The map at the subway station on Manhattan's East Side shows it as St. Michael's Liberal Catholic Church. Liberal Catholic church? What does that mean-a statue of the archangel wearing a "Hillary for Senate" button? I look for Gothic spires off Lexington Avenue and East 53rd Street, where the listing in the phone book for St. Michael's tells me I should be this Sunday morning. Instead, I'm on a block that's home to a drug rehabilitation center, an adult video store, several restaurants, and a Japanese society that seems to be teaching that man is divine. And it turns out that the address given for St. Michael's is actually that of the Quest Book Shop, literary purveyor to the New Age.
Next door, however, is the New York Theosophical Society, and I notice a modest sign on its glass door welcoming all comers to St. Michael's. I follow a man into a room that could double as an art gallery during the week. He dips his fingers into a font of holy water and sits down on one of the 18 folding chairs. A young woman wearing a cassock and surplice is lighting candles at a traditional Catholic-style altar, and an older woman is playing prelude music on an electronic keyboard.
I stop at a side table to pick up literature: everything you'd want to know about the Liberal Catholic Church and, just in case that isn't your thing, the Theosophical Society and its doctrine of reincarnation. I look up and notice what appears to be an image of a Hindu god staring down at me from a framed print on the wall not far from the crucifix.
Welcome to the sometimes wacky world of splinter Catholic churches. These groups-and there are at least 250 of them in the U.S. and abroad by one count-call themselves Catholic. But at some point, a decade ago or a century ago, or perhaps just yesterday, they cut off ties to Rome. All the churches have their own formulas of faith, whether it be infused with idiosyncratic interpretations of Eastern spirituality like that at St. Michael's, or so ultra-traditionalist that even Pope John Paul II isn't conservative enough. Call the phenomenon "Catholicism any way you like it."
The ideological leanings of the splinter Catholic churches are all over the board. Some have rejected elements of traditional Catholic doctrine and practice; others have added practices that are contrary to Church teaching. For liberal splinter groups, that typically means women priests (although the Liberal Catholics ordain only men), second marriages after divorce, a green light for birth control, and, in many cases, recognition of gay unions. Splinter Catholics on the left typically reject the papacy outright, laughing off John Paul as hopelessly out of touch.
Other liberal splinter Catholics prefer rites that are, well, quite a bit more liberal. A prime example is the parish founded in 1998 by Rev. James Callan, the former pastor of the Church of Corpus Christi in Rochester, New York. Father Callan was removed from his pastorate by Bishop Matthew Clark of Rochester after ignoring orders to cease blessing same-sex unions, allowing non-Catholics to receive communion, and having a female "pastoral associate" help him perform his priestly functions at the altar. The associate, Mary Ramerman, clad in an alb and what she called a "half-stole" around her neck, raised the chalice while Father Callan elevated the Host. Father Callan had a number of loyal parishioners, many of them non-Catholics who liked his open services.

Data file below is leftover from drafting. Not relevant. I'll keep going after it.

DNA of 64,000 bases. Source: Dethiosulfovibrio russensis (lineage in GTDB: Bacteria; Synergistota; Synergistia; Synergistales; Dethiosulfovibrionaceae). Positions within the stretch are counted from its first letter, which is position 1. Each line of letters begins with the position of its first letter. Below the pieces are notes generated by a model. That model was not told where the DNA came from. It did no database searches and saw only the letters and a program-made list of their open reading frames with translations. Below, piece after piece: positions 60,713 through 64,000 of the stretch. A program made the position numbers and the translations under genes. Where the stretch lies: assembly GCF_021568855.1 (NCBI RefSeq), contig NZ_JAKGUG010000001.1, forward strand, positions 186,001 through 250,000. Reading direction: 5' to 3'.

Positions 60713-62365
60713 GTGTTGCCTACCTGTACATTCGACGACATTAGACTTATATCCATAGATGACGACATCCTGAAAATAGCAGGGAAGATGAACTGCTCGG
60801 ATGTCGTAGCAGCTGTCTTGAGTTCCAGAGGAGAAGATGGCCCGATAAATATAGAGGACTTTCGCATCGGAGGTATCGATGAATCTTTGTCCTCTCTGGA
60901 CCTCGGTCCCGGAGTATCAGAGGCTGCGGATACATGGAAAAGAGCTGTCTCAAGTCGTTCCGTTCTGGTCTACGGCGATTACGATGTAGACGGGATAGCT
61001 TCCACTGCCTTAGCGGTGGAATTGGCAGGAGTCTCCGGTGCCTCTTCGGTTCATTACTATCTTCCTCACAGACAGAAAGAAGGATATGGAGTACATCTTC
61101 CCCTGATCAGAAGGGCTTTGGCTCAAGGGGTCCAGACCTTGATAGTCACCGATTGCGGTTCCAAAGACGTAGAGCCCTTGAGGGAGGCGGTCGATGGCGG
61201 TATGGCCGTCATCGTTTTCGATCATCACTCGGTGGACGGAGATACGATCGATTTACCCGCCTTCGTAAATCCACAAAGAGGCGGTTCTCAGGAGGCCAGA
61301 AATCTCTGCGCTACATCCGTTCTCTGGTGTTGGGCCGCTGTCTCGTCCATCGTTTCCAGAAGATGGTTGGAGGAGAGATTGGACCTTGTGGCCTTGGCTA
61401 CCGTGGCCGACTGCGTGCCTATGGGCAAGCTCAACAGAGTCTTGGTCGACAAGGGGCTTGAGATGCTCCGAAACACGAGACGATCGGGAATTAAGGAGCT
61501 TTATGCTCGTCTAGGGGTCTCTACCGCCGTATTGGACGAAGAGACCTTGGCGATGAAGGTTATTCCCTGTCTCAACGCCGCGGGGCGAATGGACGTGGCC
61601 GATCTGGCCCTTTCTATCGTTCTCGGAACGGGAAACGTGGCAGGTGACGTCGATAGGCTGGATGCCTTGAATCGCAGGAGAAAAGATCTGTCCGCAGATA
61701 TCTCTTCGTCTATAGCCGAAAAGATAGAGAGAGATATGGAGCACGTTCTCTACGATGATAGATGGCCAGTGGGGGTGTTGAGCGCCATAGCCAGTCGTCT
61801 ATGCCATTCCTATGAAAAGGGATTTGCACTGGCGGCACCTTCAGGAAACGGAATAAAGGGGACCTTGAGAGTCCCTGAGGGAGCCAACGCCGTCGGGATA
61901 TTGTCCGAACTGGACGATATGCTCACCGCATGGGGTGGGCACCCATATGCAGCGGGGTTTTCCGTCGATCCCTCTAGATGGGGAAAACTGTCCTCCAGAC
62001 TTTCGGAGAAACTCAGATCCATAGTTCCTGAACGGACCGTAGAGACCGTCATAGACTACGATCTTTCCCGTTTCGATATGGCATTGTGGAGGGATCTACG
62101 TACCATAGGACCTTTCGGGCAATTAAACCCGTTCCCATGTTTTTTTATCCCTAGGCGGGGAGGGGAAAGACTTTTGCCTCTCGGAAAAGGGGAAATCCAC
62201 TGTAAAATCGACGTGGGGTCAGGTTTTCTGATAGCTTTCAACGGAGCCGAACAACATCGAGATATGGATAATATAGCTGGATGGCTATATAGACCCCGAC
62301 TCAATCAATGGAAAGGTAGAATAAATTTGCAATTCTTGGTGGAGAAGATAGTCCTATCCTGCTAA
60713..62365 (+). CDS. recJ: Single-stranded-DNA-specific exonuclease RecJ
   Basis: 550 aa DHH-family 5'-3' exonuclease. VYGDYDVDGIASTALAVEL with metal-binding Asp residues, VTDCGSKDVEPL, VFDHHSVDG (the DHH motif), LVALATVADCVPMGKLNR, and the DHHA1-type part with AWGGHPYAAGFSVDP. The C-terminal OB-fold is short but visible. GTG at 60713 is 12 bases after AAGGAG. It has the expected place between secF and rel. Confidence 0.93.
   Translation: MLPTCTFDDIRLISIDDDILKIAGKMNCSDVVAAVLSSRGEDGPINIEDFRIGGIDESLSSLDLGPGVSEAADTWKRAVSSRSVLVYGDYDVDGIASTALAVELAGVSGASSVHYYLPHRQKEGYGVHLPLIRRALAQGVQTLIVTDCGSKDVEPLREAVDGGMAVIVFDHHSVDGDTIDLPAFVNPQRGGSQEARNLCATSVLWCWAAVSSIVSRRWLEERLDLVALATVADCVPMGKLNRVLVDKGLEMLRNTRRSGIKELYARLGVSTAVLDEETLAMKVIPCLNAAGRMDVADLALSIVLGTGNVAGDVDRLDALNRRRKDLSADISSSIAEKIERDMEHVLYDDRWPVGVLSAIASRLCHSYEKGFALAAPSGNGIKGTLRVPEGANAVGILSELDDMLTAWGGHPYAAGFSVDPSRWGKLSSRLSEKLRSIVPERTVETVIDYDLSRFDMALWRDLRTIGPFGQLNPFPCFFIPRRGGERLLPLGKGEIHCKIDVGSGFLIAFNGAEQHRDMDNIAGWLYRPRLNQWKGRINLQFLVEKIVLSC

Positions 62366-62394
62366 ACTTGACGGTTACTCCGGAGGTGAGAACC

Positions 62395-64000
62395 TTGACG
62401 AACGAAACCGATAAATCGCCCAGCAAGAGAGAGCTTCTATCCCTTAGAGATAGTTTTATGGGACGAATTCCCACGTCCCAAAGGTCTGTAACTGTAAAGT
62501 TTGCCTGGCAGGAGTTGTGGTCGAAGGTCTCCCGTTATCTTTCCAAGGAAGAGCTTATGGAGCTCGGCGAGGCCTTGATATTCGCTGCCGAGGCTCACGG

In February 1999, Father Callan, his associate pastor Rev. Enrique Cadena, and about 1,100 of their parishioners at Corpus Christi announced that they were starting a new church. Bishop Clark declared that an act of schism and excommunicated Father Callan, Father Cadena, and all who followed them to their breakaway parish.
The excommunication did not seem to bother those involved. Father Callan declared that he did not believe in excommunication be-cause Catholicism was about "including people." He told the New York Times that his new parish, named Spiritus Christi, was a "parallel" Catholic Church. He and Father Cadena began celebrating Mass again. "Now we are no longer bound by the rules of the institution," Father Cadena told the National Catholic Reporter. There is now talk at the new church of ordaining Ramerman.
Conservative Catholic breakaway groups typically reject all the liturgical changes, such as Mass in the vernacular, which followed the Second Vatican Council, and some have their own bishops, which puts them on the outs with Rome. Most on the breakaway right say they "respect" the pontiff, but disobey him because he leads a Church that has lost its bearings since Vatican II. A few of the ultra-traditionalists go a step further and insist that the post-Vatican II Church is so far gone that not even the pope is a true Catholic. Some of those have elected their own popes-such as Pope Michael, who reigns over a tiny, ultraconservative Catholic sect in Kansas.
Of course, it was as a mere religious society that the best-known of all the splinter churches of the Catholic right, the Society of St. Pius X (SSPX), started out in 1970. Its original aim had been to train traditional seminarians to keep alive the Tridentine Mass after it was replaced by a newer liturgy after Vatican II, and it originally had the blessing of several Vatican officials. Only when the society's founder, the late Archbishop Marcel Lefebvre, ordained his own bishops without papal permission in 1988, did the Vatican declare that he had committed a schismatic act incurring automatic excommunication. As it is now constituted, the SSPX (www.sspx.org) rejects certain Vatican II documents that it says contradict traditional Church teaching, especially the council's encouragement of religious liberty, ecumenism, and adapting the Church to the modern world.